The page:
Sam Ogundare’s Reflections on the verdict on the Chauvin verdict
First and foremost, I want to send my thoughts and prayers to George Floyd’s family and friends, who not only had to cope with the loss of their loved one but also had to endure watching the trial of his killer.
The police officer pleaded not guilty to charges of second-degree unintentional murder, third-degree murder and second-degree manslaughter — but what his family and many others around the country watched on video was an officer kill a man by kneeling on his neck for 9 minutes, 29 seconds.
Here we are a year later, and a verdict has been made in the case of George Floyd’s death. I am relieved there is some accountability in this case, because it shows that the marching, rallies, millions of petition signatures, advocacy, and social media uproar made a difference. I am hesitant to be too celebratory because I know there is still a lot of work that needs to be done.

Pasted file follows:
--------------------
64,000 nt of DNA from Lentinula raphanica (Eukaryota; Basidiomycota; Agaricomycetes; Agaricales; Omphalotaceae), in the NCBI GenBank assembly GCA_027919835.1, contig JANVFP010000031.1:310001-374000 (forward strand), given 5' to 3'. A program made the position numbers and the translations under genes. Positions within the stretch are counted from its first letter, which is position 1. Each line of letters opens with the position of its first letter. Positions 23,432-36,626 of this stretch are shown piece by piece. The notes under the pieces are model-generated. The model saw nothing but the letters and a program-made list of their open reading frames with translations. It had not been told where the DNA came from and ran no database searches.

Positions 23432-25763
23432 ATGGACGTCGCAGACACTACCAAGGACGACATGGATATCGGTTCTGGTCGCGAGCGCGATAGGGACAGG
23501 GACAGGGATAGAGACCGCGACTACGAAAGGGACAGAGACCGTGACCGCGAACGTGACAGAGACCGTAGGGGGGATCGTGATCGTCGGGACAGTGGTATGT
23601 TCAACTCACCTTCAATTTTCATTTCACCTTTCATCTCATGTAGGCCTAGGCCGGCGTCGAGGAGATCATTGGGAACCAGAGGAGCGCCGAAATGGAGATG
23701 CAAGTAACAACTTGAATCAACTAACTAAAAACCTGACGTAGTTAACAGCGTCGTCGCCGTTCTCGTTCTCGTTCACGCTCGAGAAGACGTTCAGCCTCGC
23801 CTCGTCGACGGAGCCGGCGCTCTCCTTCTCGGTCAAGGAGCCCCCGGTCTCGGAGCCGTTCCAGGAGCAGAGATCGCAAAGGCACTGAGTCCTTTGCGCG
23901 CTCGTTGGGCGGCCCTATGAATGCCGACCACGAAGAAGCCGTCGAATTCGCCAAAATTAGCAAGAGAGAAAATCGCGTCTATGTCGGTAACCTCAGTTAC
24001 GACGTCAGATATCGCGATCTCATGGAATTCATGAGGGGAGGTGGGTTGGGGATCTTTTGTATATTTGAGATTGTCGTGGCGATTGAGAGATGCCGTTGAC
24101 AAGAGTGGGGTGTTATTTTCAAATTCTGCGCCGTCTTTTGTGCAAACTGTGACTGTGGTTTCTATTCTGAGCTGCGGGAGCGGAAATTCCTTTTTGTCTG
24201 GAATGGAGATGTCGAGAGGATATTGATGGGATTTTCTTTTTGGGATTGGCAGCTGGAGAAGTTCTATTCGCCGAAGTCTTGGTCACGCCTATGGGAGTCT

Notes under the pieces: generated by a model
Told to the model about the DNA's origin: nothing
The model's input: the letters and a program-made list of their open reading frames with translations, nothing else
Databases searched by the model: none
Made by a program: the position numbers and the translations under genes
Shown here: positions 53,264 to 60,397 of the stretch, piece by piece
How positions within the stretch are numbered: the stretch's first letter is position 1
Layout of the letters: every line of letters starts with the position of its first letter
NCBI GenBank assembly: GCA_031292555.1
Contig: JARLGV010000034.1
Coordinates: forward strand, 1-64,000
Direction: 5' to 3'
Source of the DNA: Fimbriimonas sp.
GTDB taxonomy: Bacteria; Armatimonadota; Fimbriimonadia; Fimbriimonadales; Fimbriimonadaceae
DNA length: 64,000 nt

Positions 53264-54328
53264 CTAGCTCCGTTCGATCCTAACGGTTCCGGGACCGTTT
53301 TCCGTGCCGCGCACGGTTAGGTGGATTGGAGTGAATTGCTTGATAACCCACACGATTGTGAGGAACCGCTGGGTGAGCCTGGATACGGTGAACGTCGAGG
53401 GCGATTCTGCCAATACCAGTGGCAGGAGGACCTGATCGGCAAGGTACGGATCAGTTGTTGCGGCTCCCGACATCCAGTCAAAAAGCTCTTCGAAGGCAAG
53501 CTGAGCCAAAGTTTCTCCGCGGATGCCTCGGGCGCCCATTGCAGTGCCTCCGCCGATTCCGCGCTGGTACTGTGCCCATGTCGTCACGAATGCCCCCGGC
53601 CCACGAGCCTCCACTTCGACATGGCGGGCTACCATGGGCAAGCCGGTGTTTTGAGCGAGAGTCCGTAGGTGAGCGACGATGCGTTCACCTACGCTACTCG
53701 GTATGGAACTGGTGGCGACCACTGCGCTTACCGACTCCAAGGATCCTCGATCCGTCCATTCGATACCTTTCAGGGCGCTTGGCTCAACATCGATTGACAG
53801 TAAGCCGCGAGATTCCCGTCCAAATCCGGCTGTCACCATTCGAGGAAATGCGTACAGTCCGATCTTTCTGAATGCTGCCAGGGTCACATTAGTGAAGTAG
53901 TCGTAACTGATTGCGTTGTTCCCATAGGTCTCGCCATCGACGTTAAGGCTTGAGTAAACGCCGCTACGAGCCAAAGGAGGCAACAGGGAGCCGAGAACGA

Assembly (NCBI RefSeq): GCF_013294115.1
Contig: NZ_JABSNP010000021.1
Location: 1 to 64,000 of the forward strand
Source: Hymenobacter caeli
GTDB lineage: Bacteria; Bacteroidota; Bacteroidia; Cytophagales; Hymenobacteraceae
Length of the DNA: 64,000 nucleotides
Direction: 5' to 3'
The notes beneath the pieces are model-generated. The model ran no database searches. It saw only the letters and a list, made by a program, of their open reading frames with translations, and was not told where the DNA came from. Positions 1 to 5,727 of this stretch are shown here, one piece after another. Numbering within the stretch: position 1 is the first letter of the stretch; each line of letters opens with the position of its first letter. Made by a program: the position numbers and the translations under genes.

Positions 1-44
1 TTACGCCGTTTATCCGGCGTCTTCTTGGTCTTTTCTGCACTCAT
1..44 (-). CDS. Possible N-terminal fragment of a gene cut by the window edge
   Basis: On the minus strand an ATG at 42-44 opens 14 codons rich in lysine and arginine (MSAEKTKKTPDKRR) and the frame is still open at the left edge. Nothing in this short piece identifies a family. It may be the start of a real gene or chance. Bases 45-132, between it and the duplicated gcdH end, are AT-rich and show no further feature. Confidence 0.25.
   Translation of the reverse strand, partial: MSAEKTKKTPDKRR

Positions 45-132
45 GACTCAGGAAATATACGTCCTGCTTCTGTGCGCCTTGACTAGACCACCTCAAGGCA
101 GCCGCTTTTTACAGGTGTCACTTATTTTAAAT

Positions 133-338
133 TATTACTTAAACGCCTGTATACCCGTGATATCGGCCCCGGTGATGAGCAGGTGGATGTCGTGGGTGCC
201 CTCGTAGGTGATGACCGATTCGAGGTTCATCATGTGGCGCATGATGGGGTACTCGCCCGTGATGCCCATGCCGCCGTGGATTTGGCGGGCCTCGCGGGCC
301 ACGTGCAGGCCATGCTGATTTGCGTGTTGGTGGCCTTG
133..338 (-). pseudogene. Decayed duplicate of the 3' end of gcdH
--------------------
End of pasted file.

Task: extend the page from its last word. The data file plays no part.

What happens next time, if a black individual is killed by the hands of police but there is no video footage of that incident? As a black man that question angers me because I am not sure the outcome of that trial would be the same.
I myself have lost a friend 11 years ago due to an officer fatally shooting him for no apparent reason — and it bothers me that his family still has not received justice till this day, only an insincere apology with no accountability.
All in all, I am hopeful and eager to see better days for African Americans and the decision of this trial is a step in the right direction. This is a moment in American history, and I will take the necessary time to reflect on this feat. My hope is for the killings of African Americans to no longer be a common occurrence in this country. Blacks have suffered enough, and we do not need more examples of police brutality. We do not need any more martyrs — we need our revolutionists alive and breathing.